Castlevania: Keep It 2D, Konami
Considering the franchise's portable history, it may be unwise to bring a 3DS entry into the third dimension.
Just because a company like Nintendo comes out with a powerful new handheld, doesn't mean developers should break from tradition and try something drastic.
Case in point, the Castlevania franchise. Konami's monster whipping series has a shaky history on consoles, thanks to some unimpressive 3D games; that said, we enjoyed Lament of Innocence for PlayStation 2.
Portable systems are a whole other story, as the games have remained 2D. After stumbling a bit with three Game Boy entries, the company rebounded with the 2001 Game Boy Advance launch title, Castlevania: Circle of the Moon.
From there, the publisher went on to do some of its best work, with Harmony of Dissonance (GBA, 2002), Aria of Sorrow (GBA, 2003), Dawn of Sorrow (DS, 2005), Portrait of Ruin (DS, 2006) and Order of Ecclesia (DS, 2008).
With each game, Konami made subtle tweaks, but the gorgeous 2D graphics and side scrolling play remained intact. Players always knew what they were in for: a monsters bashing, holy water throwing good time, deeply rooted in Castlevania tradition. You didn't take a chance with these games. You bought with confidence.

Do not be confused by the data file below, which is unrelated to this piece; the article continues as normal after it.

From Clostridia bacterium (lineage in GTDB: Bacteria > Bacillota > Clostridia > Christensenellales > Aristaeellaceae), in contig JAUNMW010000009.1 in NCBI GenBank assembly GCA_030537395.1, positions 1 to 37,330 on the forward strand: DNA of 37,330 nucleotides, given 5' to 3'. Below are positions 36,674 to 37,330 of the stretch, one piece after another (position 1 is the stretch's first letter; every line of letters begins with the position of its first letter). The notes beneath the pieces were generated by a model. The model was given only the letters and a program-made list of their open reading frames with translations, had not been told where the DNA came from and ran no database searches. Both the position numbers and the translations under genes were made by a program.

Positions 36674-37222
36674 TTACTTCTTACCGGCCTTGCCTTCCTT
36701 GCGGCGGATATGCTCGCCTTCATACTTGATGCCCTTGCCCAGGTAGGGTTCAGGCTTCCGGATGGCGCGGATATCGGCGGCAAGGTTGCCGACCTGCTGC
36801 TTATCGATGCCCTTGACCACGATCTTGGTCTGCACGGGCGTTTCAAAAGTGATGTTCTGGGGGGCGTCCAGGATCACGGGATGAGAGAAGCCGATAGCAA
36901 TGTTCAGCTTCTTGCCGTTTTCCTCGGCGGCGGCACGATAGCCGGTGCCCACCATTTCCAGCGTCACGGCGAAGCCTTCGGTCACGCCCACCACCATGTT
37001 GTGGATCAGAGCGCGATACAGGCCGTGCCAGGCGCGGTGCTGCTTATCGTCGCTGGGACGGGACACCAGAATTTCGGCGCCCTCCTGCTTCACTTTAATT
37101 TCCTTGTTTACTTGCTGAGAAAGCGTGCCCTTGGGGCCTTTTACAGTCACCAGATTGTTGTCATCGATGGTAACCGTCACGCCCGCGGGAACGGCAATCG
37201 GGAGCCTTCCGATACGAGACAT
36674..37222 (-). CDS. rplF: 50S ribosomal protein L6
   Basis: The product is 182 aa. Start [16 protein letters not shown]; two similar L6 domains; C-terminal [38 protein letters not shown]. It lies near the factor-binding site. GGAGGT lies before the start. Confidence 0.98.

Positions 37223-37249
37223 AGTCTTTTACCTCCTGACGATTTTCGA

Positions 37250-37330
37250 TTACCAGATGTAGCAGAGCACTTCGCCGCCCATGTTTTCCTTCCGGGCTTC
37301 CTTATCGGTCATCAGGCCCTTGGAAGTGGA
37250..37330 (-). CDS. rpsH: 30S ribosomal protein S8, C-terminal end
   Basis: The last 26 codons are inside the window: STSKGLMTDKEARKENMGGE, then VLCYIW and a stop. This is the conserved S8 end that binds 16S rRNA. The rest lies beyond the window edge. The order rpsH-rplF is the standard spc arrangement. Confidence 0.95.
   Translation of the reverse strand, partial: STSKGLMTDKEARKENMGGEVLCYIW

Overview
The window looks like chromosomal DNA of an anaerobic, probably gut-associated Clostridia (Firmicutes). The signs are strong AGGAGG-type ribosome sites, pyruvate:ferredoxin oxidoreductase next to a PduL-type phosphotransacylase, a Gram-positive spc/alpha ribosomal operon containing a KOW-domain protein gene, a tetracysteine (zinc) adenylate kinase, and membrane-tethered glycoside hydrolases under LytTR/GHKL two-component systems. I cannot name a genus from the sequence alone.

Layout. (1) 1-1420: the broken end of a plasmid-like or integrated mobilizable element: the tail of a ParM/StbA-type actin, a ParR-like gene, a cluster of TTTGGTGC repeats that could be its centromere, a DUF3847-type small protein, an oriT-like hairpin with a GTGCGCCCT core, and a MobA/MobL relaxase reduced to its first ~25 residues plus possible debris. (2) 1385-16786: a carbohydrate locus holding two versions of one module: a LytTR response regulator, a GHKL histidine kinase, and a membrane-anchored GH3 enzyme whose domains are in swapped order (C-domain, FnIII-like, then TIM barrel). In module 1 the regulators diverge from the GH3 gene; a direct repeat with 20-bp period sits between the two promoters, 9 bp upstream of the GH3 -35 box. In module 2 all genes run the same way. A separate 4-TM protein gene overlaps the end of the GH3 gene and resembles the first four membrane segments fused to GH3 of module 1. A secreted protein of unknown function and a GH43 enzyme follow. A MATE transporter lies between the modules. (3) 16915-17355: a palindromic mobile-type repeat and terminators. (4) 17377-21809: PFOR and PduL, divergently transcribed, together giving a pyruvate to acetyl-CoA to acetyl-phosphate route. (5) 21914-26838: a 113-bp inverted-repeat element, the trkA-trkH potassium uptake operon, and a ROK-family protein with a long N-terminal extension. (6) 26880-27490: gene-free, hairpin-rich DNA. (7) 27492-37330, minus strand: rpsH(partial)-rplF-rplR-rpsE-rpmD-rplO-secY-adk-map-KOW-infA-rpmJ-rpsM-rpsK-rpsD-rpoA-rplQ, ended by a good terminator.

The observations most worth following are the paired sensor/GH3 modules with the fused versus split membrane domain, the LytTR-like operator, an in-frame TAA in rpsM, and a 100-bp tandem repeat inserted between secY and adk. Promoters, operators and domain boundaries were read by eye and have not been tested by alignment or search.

This brings us to 3DS, which is superior to GBA and DS in terms of graphical horsepower. We know the system's capable of displaying rich and detailed 3D worlds. The Legend of Zelda: Ocarina of Time 3D and Super Mario 3D Land are the proof.
That doesn't mean Konami should pull the trigger on a portable and 3D Castlevania. There must be temptation, especially with the handheld's circle pad, which makes guiding a character through the third dimension a breeze.
On the flip side, all of the aforementioned 2D Castlevanias were released to critical acclaim, and Konami stands to potentially anger thousands of diehard fans if it not only switches to 3D, but also fails to deliver a quality experience.
Our advice? Don't risk ruining a great thing. Keep Castlevania 3DS (if it exists) in 2D where it belongs.